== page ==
Having worked as a real estate consultant for about 10 years, Andrew Brickman decided he wanted to set out on a new mission.
“I decided that I wanted to do something in Cleveland that would help make Cleveland a more attractive city for new residents as well as retain Cleveland’s best and brightest talents,” said Brickman, who lives in Cleveland’s Edgewater Park neighborhood. “I had always been interested in real estate, and I thought if I could create the types of living environments that would inspire those people, that it would help.”
Brickman is now principal and developer at Brickhaus Partners in Warrensville Heights, responsible for such developments as Twenty Four Hundred in Beachwood, Eleven River in Rocky River, Clifton Pointe in Lakewood and 27 Coltman in Cleveland’s Little Italy neighborhood.
For Brickman, community mindedness is an important aspect of his professional work.
“We make it a point whenever we develop a new project in any community to engage the community as much as possible and to try, if at all possible, to use local vendors within that community,” he said. “We want to give back to that community. Consequently, I believe the communities where we have developed new projects have been very supportive.”
In addition, Brickman said Brickhaus strives to support local chambers of commerce and community development corporations as well as locally based arts and theater centers such as the Beck Center for the Arts in Lakewood and Cleveland Public Theatre in Cleveland.
“We engage personally with these groups,” he said. “We care about them. We don’t just write checks. We get to know the organizations and find out what they need and how we can help them whether it’s technical or financial assistance.”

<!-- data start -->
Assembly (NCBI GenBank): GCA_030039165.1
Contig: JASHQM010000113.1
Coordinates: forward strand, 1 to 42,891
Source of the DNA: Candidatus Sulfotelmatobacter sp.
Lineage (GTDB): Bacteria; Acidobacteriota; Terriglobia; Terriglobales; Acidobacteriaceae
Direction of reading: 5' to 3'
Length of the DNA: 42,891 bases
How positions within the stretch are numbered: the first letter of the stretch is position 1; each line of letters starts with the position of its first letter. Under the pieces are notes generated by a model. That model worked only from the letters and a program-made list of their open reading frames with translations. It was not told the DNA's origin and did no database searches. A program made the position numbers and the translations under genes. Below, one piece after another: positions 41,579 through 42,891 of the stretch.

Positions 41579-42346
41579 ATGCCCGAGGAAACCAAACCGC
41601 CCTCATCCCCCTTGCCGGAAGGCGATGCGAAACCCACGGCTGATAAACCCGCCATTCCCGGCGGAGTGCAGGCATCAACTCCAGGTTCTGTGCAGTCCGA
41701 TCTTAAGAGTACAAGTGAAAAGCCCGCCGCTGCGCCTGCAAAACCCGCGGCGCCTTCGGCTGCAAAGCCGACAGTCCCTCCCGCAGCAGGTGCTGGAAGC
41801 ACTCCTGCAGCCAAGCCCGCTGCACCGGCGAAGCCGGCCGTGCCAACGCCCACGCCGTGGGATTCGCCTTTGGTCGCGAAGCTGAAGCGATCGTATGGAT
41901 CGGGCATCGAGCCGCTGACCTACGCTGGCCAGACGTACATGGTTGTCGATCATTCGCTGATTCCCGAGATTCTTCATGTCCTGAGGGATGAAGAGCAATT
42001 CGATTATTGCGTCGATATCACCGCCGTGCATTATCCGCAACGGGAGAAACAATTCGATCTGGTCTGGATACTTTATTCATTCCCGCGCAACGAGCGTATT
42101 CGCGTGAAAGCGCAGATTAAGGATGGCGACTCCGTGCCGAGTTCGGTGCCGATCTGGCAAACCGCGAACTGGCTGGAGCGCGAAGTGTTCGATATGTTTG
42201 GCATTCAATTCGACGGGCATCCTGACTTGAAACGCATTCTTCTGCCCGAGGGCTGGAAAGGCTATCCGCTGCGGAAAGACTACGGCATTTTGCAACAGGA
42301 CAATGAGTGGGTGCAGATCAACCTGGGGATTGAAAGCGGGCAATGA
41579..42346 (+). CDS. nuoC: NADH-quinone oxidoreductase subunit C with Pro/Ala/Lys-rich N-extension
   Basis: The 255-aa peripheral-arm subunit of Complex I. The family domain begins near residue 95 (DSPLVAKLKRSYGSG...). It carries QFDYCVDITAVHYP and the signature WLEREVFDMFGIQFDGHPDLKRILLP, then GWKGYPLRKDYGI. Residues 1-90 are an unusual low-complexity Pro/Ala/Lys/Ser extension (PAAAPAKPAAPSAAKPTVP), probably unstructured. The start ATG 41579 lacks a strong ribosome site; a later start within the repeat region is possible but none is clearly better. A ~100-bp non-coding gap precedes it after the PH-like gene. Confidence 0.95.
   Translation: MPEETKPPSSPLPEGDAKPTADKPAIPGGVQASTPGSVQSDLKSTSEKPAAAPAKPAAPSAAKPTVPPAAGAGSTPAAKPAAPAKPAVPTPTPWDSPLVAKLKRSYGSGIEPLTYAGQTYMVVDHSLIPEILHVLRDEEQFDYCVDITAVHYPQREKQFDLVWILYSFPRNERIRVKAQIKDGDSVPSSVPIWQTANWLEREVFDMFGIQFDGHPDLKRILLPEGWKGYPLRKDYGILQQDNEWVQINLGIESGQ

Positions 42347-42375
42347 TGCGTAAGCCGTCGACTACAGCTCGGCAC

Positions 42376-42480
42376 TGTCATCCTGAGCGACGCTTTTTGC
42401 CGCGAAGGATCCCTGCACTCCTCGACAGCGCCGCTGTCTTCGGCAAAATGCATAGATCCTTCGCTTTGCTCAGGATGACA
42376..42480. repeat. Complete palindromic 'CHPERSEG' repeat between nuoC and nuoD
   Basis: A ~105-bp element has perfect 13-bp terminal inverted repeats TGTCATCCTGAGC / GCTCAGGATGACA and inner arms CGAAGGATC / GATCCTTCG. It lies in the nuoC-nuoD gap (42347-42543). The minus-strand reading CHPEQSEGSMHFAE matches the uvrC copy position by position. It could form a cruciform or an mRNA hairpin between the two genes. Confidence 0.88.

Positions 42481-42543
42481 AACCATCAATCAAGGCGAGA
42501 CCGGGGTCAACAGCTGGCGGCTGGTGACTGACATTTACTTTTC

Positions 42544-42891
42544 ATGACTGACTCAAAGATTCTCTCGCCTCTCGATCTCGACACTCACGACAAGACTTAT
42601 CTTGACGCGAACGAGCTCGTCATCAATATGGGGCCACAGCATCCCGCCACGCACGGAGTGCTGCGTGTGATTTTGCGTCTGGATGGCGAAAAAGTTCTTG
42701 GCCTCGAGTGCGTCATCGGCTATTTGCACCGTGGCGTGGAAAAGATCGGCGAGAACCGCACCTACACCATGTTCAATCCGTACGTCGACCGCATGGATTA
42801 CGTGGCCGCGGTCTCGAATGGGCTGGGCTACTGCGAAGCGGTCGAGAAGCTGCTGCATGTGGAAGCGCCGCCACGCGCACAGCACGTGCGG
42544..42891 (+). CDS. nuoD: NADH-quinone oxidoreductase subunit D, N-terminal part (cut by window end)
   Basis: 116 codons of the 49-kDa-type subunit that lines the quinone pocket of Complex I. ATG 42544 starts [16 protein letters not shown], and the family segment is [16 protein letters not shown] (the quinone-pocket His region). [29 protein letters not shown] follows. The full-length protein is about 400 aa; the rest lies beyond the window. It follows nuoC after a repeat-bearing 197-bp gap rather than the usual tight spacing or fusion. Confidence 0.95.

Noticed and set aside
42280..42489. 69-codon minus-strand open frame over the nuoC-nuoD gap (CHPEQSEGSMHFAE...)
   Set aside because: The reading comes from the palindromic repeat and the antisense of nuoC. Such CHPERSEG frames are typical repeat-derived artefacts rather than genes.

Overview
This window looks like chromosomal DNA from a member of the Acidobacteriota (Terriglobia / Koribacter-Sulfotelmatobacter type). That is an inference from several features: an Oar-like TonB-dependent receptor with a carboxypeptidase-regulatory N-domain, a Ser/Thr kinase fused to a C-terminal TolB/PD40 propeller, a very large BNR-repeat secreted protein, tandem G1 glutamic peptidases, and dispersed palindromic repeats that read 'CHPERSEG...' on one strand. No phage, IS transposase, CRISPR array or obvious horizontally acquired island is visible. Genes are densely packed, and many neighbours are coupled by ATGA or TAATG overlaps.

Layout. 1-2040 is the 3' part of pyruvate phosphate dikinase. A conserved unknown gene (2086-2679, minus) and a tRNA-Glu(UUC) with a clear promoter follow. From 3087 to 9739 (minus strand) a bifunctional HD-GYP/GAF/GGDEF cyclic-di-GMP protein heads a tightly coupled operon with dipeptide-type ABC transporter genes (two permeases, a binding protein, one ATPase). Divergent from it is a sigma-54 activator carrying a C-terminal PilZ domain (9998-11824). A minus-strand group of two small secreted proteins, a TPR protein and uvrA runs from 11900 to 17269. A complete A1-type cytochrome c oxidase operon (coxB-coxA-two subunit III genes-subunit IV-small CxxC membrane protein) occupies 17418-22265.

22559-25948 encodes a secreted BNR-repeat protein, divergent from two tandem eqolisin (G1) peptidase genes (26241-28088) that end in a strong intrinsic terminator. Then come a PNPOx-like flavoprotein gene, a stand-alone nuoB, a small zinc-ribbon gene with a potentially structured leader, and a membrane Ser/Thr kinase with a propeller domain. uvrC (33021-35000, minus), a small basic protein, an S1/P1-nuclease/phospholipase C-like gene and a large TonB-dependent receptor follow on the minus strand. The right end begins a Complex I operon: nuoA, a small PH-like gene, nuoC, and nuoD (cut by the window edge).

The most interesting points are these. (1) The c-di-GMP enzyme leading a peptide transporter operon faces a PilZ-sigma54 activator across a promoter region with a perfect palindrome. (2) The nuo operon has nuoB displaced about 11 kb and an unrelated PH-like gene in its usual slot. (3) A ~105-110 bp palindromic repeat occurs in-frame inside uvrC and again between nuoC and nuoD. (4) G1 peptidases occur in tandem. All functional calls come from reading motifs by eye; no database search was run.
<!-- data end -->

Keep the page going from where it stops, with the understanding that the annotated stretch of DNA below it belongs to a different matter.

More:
Brickman describes himself as a hands-on type who likes to participate and see the results of his efforts. That’s true in his personal life too. Brickman was involved with Jewish Big Brothers Big Sisters Association of Cleveland for 10 years, having been named Big Brother of the Year in 2001. He’s also involved with EDWINS Leadership & Restaurant Institute as well as MedWish International.
His involvement goes beyond the local community, though. Brickman has been the chief sponsor and underwriter of an orphanage in Kovalam, India, for the last eight years, where he offers support to 70 children ages 4 to 18. He also provides support to an orphanage in Kizira, Uganda. He’s even taken a vow of “bodhisattva,” which, according to Brickman, “requires that individual to dedicate themselves to easing the suffering of other sentient beings.”
Brickman said he feels an obligation to give back to others, and he places a priority on showing gratitude and recognition to those he works with.
“A lot of entrepreneurs think that they made it on their own, but no one ever makes it on their own,” he said. “Everybody always needs the help of everyone else from the person who’s doing the most menial labor to the engineer or to the architect or to the government. It’s all about working together cooperatively to see the project come to fruition.
“I feel very fortunate to be born healthy in an entrepreneurial business where I can determine how I spend my time and what sort of projects we pursue,” Brickman added. “Because of that, I feel that there’s an obligation to try and help other people whom we come across.”